The last big find was uncovered in 1985 in Jackson, Tenn. It had a face value of $4,500 and was eventually sold for around $1 million.

When I heard the story on the news one morning this week, I told our daughter to go get our son and tell him to take the dog for a walk. You never know what you might find!

The story also got me excited about using my metal detector again. My wife bought it for me for Christmas in 2012 and gave me some accessory equipment this past Christmas. I’ve only used it once on my father’s property in West Virginia, and the only coin I found was a wheat penny from the 1940s. (I also found an old, rusted pocket knife and other metallic odds and ends.)

But we’ve only just begun. We have more than 30 acres to search. National Geographic’s coverage of the Saddle Ridge Hoard says there are few hoards of gold coins in the United States.

Here’s a quote from Douglas Mudd, the director and curator of the American Numismatic Association’s Money Museum: “You get a lot of hoards in Europe — coins buried for hundreds or thousands of years, but they’re less common in the U.S. Our history isn’t that long, and for most of the time we’ve had banks, so people have tended to put their money there. … Sixty, 70, 200 coins — yes. Fourteen-hundred? That’s exceptional.”

But that’s OK. I’d be happy to find a few random silver coins and maybe an Indian arrowhead or two. It’s all about the hunt to us diggers. And as National Geographic says, “People who sweep metal detectors over fields as a hobby, and backyard dog walkers casually kicking up a bit of dirt, can always hope for a lucky strike.”


Filed under: Coin Collecting and History and Human Interest and News & Politics and Technology and West Virginia
Comments: None

Wild, Miserable West Virginia?
Posted on 02.21.14 by Danny Glover @ 11:49 pm

Ask any West Virginian what he or she thinks of the Mountain State and you’re likely to hear how wild and wonderful it is. The phrase “wild and wonderful” — or sometimes just “wonderful” — has defined the state for decades.

But when city slickers dig a little deeper with probing questions about life, work, physical and emotional health, behaviors, and basic access, West Virginians appear to be a pretty miserable lot.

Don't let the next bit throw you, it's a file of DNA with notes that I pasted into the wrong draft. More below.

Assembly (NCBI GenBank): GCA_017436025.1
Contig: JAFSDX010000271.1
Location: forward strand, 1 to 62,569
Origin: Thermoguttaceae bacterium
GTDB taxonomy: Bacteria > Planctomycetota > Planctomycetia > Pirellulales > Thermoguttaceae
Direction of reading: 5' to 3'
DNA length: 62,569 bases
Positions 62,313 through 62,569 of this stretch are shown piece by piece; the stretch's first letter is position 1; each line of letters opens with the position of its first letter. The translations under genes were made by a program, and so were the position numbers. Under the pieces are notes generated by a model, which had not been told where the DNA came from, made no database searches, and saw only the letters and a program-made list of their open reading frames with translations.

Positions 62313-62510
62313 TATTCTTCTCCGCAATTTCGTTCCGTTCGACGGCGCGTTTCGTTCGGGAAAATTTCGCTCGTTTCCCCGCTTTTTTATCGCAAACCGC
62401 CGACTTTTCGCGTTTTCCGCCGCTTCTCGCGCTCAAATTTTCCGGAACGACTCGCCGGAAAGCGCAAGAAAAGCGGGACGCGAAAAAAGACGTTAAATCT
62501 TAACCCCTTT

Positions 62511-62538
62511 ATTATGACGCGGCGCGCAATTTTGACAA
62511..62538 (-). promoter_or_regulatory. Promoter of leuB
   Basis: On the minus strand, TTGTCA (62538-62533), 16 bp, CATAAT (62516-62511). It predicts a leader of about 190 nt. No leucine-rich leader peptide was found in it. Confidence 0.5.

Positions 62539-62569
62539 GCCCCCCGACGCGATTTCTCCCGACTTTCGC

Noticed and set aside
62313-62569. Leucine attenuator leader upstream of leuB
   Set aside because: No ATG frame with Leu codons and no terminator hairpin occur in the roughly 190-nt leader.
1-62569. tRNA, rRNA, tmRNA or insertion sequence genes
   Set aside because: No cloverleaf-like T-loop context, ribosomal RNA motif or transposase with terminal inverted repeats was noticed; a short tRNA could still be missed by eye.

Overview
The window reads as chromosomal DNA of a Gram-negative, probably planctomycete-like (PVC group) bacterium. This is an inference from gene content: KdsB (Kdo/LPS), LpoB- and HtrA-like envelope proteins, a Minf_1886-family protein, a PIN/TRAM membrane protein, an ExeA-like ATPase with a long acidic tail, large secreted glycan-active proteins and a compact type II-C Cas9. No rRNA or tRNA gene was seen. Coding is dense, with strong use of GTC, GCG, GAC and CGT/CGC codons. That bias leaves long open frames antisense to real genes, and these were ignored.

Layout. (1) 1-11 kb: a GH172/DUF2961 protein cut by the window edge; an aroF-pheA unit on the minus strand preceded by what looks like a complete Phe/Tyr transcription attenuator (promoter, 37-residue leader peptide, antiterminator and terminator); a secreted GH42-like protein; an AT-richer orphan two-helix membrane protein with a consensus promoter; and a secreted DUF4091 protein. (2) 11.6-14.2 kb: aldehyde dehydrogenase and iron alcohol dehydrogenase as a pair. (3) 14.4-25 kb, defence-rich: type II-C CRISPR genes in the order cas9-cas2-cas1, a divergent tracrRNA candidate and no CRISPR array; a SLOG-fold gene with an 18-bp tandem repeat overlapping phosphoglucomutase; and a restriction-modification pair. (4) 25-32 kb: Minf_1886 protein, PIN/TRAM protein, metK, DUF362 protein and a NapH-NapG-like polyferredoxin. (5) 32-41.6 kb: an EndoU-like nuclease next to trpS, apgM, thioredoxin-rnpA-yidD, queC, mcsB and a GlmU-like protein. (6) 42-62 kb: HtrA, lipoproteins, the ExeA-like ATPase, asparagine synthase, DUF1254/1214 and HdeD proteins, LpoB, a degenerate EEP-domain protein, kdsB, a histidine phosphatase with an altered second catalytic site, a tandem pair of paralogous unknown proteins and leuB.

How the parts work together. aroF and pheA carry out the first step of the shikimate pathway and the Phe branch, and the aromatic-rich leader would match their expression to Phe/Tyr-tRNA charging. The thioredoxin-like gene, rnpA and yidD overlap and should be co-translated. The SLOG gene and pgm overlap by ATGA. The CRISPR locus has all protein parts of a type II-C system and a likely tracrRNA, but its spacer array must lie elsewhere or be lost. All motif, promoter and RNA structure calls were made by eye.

The evidence is in Gallup-Healthway’s annual “State of American Well-Being” index. The latest report for 2013 was just released, and my home state is dead last — for the fifth year in a row. The only time West Virginia didn’t rank No. 50 was in 2008, the first year of the index, and we were 49th that year.

Cue the negative media coverage of those rednecks in the hills:
(more…)


Filed under: Business and Culture and Health and News & Politics and Rednecks and West Virginia
Comments: None

Beyond The West Virginia Stereotypes
Posted on 01.15.14 by Danny Glover @ 9:41 pm

You’ll never read this description of West Virginia (or any like it) in the media because it’s way more fun to mock stereotypical, imaginary rednecks than it is to report the boring reality of enlightened rednecks:

My father and mother both have good jobs. My sister and I both attend college. I’ve never thought about fornicating with a family member. I’ve never chewed tobacco or made moonshine. I have all my teeth. I’m friends with a black kid. I’ve never seen Crystal Meth. Welfare checks don’t feed me. I wear the brands other states wear, listen to the Billboard Top 100, and I even have internet access. Take a step back and look at us, America- West Virginia isn’t just one big mud hole…it’s where I call home.